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WAYNE J. DEAVER v. WALTER J. MILLER AND GLORIA F. RICCARDO (04/13/78)

SUPERIOR COURT OF PENNSYLVANIA


decided: April 13, 1978.

WAYNE J. DEAVER, APPELLANT,
v.
WALTER J. MILLER AND GLORIA F. RICCARDO, APPELLEES

No. 2069 October Term, 1976, Appeal from the Order dated June 21, 1976, of the Court of Common Pleas of Chester County, Civil Division, Refusing to take off compulsory non-suit at No. 168 September Term 1971.

COUNSEL

Michael J. Pepe, Jr., Philadelphia, for appellant.

Roger E. Legg, Exton, for appellee, Walter J. Miller.

Michael B. Kean, West Chester, for appellee, Gloria F. Riccardo.

Watkins, President Judge, and Jacobs, Hoffman, Cercone, Price, Van der Voort and Spaeth, JJ. Price, J., dissents. Watkins, former President Judge, did not participate in the consideration or decision of this case.

Author: Per Curiam

[ 260 Pa. Super. Page 175]

In this action of trespass for alleged negligence, the lower court granted defendant-appellees' motion for a non-suit. The motion was made at the conclusion of plaintiff's case.

[ 260 Pa. Super. Page 176]

When the lower court refused to remove the non-suit, this appeal followed.

This action arose out of an automobile accident which the plaintiff-appellant claimed was caused by the negligence of the defendant-appellees in the operation of their respective cars. The non-suit was entered apparently because of the failure of plaintiff to prove that the respective defendants were owners of the cars involved in the accident.*fn1

Paragraph Five of the complaint alleged that Miller was the owner of an automobile which he was negligently operating, striking the rear of plaintiff's automobile. Miller filed no answer.

Paragraph Six of the complaint alleged similarly that Riccardo was the owner of an automobile which she was negligently operating causing her vehicle to collide with the right side of plaintiff's vehicle. Riccardo filed an answer stating that she was the owner and operator of an automobile proceeding in a southerly direction on Route # 202, but denied that she negligently operated her automobile or that it collided with plaintiff's vehicle. Where the plaintiff moves to take off a non-suit in a personal injury action, plaintiff must be given the benefit of every fact and every reasonable inference of fact arising from the evidence and all conflicts must be resolved in his favor. Tolbert v. Gillette, 438 Pa. 63, 260 A.2d 463 (1970).

The grant of the non-suit in appellee Miller's favor was clearly error. When Paragraph Five of the complaint was offered into evidence as undenied, the trial judge held it inadmissible to establish the identity of the person by whom a material act was committed and limited the offer to

[ 260 Pa. Super. Page 177]

    establishing that "at such time and place defendant was the owner of an automobile which he was operating in a southerly direction and that he is the defendant." However, Pennsylvania Rule of Civil Procedure 1045(a) provides that undenied allegations may be offered to prove "the identity of the person by whom a material act was committed, the agency or employment of such person or the ownership, possession or control of the property or instrumentality involved."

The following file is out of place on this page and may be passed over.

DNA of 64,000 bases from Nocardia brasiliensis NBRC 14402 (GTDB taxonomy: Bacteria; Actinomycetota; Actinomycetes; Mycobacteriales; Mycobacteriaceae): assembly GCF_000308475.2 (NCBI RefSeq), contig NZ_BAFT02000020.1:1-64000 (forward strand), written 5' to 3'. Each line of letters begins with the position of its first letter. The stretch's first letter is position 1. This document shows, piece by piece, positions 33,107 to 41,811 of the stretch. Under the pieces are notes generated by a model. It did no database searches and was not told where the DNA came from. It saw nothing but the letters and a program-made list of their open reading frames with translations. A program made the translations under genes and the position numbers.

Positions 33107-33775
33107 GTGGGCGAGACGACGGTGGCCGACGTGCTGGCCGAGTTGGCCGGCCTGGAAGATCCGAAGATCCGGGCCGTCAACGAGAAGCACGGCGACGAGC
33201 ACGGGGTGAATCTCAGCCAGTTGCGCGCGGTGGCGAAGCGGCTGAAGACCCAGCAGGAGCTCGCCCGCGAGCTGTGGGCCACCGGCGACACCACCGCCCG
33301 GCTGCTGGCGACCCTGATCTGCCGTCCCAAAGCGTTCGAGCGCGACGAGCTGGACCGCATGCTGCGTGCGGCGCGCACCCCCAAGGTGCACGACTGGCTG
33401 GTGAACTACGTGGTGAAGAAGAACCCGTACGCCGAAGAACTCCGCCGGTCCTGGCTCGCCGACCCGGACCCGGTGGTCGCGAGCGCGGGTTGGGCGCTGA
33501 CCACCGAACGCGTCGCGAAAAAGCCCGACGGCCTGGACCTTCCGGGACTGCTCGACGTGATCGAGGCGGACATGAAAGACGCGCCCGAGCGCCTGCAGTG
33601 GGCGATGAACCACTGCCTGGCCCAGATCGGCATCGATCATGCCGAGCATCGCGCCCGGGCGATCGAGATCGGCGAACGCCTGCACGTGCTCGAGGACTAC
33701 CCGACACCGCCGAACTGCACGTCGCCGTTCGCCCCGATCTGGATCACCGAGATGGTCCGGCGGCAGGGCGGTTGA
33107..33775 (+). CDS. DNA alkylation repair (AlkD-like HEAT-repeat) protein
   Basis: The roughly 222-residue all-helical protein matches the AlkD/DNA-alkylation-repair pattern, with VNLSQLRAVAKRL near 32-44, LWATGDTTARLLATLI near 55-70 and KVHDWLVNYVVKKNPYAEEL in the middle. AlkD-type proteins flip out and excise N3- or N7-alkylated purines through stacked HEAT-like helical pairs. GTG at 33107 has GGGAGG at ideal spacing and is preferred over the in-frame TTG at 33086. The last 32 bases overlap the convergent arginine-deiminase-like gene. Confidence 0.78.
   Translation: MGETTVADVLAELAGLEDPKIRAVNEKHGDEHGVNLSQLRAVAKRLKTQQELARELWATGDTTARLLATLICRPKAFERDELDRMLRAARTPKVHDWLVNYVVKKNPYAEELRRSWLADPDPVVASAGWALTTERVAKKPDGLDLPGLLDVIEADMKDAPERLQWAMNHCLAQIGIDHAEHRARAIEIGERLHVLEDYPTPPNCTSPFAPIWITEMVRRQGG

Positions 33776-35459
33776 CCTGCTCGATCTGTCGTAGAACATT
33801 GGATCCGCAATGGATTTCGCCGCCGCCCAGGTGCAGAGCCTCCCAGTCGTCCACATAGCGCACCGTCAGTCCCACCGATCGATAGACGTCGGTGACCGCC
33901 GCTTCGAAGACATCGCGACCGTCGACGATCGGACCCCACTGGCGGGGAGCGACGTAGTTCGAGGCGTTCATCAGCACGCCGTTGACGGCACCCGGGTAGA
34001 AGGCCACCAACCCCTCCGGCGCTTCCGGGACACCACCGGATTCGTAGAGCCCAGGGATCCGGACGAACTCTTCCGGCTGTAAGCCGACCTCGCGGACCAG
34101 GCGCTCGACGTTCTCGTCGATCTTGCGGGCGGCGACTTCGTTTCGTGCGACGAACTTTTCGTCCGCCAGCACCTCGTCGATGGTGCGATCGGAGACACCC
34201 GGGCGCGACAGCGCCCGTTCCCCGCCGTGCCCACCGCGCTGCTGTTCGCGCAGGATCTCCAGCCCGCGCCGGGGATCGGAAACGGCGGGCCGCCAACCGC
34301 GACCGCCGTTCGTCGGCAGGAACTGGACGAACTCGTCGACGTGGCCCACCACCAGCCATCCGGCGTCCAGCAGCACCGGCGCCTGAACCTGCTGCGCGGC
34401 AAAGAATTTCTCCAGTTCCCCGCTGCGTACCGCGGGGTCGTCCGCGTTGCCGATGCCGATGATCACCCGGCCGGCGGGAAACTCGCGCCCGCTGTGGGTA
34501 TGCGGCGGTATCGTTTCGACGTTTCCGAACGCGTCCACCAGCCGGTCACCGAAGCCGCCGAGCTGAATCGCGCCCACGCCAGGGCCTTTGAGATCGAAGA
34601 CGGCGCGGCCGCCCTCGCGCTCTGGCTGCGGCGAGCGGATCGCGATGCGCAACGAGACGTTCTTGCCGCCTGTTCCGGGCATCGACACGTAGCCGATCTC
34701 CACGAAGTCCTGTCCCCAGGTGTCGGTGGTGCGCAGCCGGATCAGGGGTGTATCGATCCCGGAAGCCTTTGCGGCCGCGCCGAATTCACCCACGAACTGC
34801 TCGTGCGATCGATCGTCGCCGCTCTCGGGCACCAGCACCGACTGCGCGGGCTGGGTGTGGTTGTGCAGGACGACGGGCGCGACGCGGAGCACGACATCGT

Plaintiff's counsel asked for permission to call defendant Miller for cross-examination because of the limitation the trial judge placed on the matter contained in the pleadings. Miller testified that he was operating a "brown '57 Chevy convertible" and "he was involved in an accident with other cars". Plaintiff had previously testified that he had been struck by a "red Chevrolet" not a convertible.

With the admission by Miller's failure to file an answer and his statement that he was involved in an accident, the grant of a non-suit was improper. The mere discrepancy in testimony of the color and type of car involved, considering that this accident occurred in a blinding snow storm and at least nine cars were involved, is an insufficient basis for a non-suit.

The grant of non-suit for appellee Riccardo was also improper. Paragraph Six aforementioned was offered and accepted into evidence to establish that "at the time and place alleged defendant Gloria F. Riccardo was the owner and operator of an automobile proceeding in a southerly direction on Route # 202." Also accepted into evidence was the following question and answer from pre-trial interrogatories submitted to defendant Riccardo:

Q: "Give a full description of the vehicle you were driving at the time of the accident."

A: "A 1965 Rambler Ambassador convertible."

The plaintiff had testified he had been struck by a white Rambler. Although a jury may not be permitted to

[ 260 Pa. Super. Page 178]

    reach its verdict merely on the basis of speculation or conjecture, but must have evidence upon which logically its conclusion may be based, circumstantial evidence may be adequate to prove a plaintiff's case. It is not necessary that every fact or circumstance be established unerringly Winkler v. Seven Springs Farm, Inc., 240 Pa. Super. 641, 359 A.2d 440 (1976). The circumstantial evidence in the case relating to Riccardo was sufficient to justify submission of the case against her to the jury.

Order reversed and a new trial is awarded against both defendants.


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